In summary, the pedagogical principles the Curricular Guidelines for Undergraduate Nursing Programs clarified are: the competence-based pedagogy; the principle of learning to learn; generalist, humanistic, critical and reflexive education; and student-centered education, with teachers acting as facilitators(30).

Thus, the goal is to prepare health professionals within a perspective of complexity and holism, with multiprofessional actions in response to the needs of our Unified Health System. Thus,

(...) today, education plays a role that goes beyond that teaching that aims for mere pedagogical and didactical scientific updates, that is, it turns into the possibility of creating spaces for participation, reflection and formation (...)(31).

Therefore, the academic restructuring of health/nursing professionals' education process should involve the following principles: acknowledgement of the multidisciplinary nature of professional practice; encouragement of clinical reasoning; valuation of the articulation between theory and practice; use of active teaching/learning methods; and curricular flexibility(24).

Thus, when we attempt to understand the competences and skills needed for nurses to act effectively in cases of Multiple Casualty Incidents (MCI), we are placing them in this generalist context, which aims to establish comprehensive education, based on critical thinking, autonomy, scientific knowledge, without neglecting ethics and humanescence. The use of active methods presupposes students who are at the center of the process, teachers who act as learning facilitators, in which problemization is the fundamental method, as knowledge, which is volatile, should not be transmitted, as what is imposed/desirable is to learn how to learn(32).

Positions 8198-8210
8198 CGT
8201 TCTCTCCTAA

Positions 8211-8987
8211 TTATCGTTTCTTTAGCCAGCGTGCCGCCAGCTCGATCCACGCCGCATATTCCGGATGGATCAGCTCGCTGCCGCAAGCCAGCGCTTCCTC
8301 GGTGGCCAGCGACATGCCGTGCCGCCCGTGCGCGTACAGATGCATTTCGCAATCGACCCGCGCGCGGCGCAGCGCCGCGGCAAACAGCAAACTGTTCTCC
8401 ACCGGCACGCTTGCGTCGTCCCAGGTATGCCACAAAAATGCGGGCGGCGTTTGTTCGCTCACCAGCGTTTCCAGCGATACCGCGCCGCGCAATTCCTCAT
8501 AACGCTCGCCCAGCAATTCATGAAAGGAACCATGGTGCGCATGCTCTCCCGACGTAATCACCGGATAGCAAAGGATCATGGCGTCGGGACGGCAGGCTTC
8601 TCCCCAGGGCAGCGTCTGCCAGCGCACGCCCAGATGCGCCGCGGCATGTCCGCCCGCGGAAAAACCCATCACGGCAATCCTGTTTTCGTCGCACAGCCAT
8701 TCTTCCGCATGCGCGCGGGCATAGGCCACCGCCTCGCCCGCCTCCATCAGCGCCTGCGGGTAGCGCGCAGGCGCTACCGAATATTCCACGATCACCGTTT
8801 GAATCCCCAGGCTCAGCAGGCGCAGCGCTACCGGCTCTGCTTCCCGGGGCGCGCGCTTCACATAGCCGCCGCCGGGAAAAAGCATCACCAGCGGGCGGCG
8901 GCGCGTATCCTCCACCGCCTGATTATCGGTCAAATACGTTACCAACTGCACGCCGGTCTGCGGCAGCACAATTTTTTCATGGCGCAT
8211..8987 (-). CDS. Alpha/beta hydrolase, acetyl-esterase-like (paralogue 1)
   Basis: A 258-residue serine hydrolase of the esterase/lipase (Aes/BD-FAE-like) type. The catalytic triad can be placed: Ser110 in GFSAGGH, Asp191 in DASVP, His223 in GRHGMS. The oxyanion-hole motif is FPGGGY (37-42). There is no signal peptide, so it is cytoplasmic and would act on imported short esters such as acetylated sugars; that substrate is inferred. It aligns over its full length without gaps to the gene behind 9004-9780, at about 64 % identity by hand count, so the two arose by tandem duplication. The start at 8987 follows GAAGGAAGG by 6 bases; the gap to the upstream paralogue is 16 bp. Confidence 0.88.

One essential aspect is related to the fact that nurses' care practice reflects their education process:

Although many studies call attention to care humanization (...), we believe this proposal will be more significant if we consider the humanization of teaching(33).

In this perspective, the framework for the promotion of humanescent health practices is the formation of humanescent health professional, a role the academy needs to play and which mainly involves teachers' preparation to put in practice the curriculum ideals of this process. In other words, care humanescence reflects the subjects who are part of it and who, in a continuous and incessant cycle, are improved through humanescent teaching.